The city issued a request for proposals in 2018 for the redevelopment of the property, but interest was limited then and the situation has not improved due to the impact on hotels from COVID-19.

The chamber has had conversations with three developers over the past few weeks, Teufel said, “who may have a vested interest in bringing creativity and ideas to the table.”

These include a developer in New Mexico, another “who has built property in this community and is interested in doing it again,” Teufel said, “and the person who built the Garden Inn in Hays.”

Teufel cited the development in Manhattan as an example of how to do this. There, the city acquired land, and a Hilton Garden Inn with a 30,000 square foot convention center was built in 2011 using Star bonds. The facility has since added an additional 12,000 feet of convention space.

The land was sold at “low market value” for the hotel, and the city developed the convention site. They issued a debt of $5 million, to be repaid over 30 years using the transitional tourist tax. The tax, however, cannot be used to expand the hotel, only the convention space.

“It’s all within the incumbent’s on-site control,” she said. “You can get creative, but not until you have control of the site.”

Christopher Parker, president and CEO of the NJCAA in town for the annual basketball tournament, expressed support for the move.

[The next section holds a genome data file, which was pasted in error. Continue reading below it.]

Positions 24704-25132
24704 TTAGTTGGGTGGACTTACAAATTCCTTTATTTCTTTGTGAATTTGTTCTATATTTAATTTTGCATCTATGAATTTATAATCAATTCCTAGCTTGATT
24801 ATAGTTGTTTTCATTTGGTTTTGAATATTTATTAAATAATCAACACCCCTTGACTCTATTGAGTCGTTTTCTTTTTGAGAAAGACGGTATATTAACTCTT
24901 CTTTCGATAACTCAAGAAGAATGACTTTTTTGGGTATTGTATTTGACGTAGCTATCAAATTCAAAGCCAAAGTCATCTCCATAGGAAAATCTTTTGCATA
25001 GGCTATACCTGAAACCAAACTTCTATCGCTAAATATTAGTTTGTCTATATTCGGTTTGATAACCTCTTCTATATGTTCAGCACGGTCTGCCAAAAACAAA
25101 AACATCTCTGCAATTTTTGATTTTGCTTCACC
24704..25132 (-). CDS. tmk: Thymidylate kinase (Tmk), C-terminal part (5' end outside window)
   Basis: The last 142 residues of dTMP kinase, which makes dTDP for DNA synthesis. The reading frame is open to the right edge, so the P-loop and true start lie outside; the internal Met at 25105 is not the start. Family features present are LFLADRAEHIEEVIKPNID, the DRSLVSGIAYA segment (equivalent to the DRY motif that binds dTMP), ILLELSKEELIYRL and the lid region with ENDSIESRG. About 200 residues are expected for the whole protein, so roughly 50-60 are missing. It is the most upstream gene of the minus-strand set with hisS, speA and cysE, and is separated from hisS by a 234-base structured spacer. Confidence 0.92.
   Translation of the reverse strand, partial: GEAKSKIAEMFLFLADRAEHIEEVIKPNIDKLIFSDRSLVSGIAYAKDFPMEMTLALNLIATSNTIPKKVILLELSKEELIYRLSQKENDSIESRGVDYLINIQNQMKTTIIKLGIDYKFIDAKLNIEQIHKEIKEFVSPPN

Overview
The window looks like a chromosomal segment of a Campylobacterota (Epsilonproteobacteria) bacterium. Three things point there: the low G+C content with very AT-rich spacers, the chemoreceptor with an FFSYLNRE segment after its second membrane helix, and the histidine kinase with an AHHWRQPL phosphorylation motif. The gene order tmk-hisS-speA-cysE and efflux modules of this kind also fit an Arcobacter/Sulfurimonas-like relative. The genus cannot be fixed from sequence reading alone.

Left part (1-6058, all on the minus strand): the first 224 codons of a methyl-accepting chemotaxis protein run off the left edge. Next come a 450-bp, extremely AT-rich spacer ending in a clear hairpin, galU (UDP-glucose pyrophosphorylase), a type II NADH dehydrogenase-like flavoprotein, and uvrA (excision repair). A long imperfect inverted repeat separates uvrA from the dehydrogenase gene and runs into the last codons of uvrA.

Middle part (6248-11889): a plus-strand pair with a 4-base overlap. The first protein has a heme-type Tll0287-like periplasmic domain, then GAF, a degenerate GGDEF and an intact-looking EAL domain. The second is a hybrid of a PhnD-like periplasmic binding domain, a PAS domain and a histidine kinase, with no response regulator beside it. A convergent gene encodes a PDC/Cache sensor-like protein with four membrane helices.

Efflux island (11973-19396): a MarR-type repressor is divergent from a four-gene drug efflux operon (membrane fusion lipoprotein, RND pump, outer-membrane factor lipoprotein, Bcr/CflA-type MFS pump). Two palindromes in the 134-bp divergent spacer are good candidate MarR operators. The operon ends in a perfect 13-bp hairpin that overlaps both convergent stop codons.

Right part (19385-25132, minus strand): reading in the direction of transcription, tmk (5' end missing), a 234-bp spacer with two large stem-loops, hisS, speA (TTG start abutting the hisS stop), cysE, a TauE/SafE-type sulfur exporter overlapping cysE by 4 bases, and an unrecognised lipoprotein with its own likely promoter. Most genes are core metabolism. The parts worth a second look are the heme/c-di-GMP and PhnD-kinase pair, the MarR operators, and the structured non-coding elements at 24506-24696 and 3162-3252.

Six tournament teams, Parker said, are to stay in hotels in Wichita. And it’s a year with attendance limited by COVID-19 restrictions.

“From my seat as president and CEO of the national organization, I think that’s critical,” Parker said. “I hate that our teams stay an hour away and don’t spend their money here in Hutchinson when the tournament is in Hutchinson.”

Parker also hinted at potential future opportunities for the city if it can get those extra rooms.

The tip of the iceberg

Berger also highlighted the impact of the current lack of hotels following the closure of the Atrium.

“The fair attracts between 300,000 and 350,000 visitors every year, but that’s just the tip of the iceberg,” he said. “Every year there are another 500 events at the fairgrounds.”

At the Kansas Beef Expo in December, some 200 hotel rooms were short for exhibitors and family, Berger said, and for the Kansas Junior Livestock Show, about 100 rooms.

During the state fair, Berger said, there are some 640 vendors on the grounds. “Most were from out of town and most couldn’t find a room in this community,” he said.

Exhibitors are adding to the demand, as are those who come for the grandstand exhibits, including more than 500 combined from Shawnee and Johnson counties last time they did a survey.

The state fair remains interested, Berger said, in developing a hotel on the southwest corner of the fairgrounds.

Councilwoman Jade Piros de Carvalho, who said she received a lot of public backlash over the idea, said she supported it as long as she returned to council for public comments before a vote on her purchase does not take place.